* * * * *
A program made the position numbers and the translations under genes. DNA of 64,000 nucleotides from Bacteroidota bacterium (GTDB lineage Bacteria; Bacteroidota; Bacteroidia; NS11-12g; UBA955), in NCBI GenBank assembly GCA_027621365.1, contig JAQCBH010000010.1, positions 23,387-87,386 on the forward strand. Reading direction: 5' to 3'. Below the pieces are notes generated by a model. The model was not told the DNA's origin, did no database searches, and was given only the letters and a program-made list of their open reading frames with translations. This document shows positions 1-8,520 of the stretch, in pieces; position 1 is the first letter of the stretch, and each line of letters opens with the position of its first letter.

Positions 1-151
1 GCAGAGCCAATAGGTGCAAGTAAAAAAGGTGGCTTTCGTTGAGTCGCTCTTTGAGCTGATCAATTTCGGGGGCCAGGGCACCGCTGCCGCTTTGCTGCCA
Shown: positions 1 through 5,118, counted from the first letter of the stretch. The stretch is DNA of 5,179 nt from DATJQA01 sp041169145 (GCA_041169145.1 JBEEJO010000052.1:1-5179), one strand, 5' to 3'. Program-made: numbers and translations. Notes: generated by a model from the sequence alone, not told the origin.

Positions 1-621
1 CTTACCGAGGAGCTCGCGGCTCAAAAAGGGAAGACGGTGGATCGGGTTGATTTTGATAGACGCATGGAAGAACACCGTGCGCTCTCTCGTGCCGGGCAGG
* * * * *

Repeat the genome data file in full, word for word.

A program made the position numbers and the translations under genes. DNA of 64,000 nucleotides from Bacteroidota bacterium (GTDB lineage Bacteria; Bacteroidota; Bacteroidia; NS11-12g; UBA955), in NCBI GenBank assembly GCA_027621365.1, contig JAQCBH010000010.1, positions 23,387-87,386 on the forward strand. Reading direction: 5' to 3'. Below the pieces are notes generated by a model. The model was not told the DNA's origin, did no database searches, and was given only the letters and a program-made list of their open reading frames with translations. This document shows positions 1-8,520 of the stretch, in pieces; position 1 is the first letter of the stretch, and each line of letters opens with the position of its first letter.

Positions 1-151
1 GCAGAGCCAATAGGTGCAAGTAAAAAAGGTGGCTTTCGTTGAGTCGCTCTTTGAGCTGATCAATTTCGGGGGCCAGGGCACCGCTGCCGCTTTGCTGCCA
Shown: positions 1 through 5,118, counted from the first letter of the stretch. The stretch is DNA of 5,179 nt from DATJQA01 sp041169145 (GCA_041169145.1 JBEEJO010000052.1:1-5179), one strand, 5' to 3'. Program-made: numbers and translations. Notes: generated by a model from the sequence alone, not told the origin.

Positions 1-621
1 CTTACCGAGGAGCTCGCGGCTCAAAAAGGGAAGACGGTGGATCGGGTTGATTTTGATAGACGCATGGAAGAACACCGTGCGCTCTCTCGTGCCGGGCAGG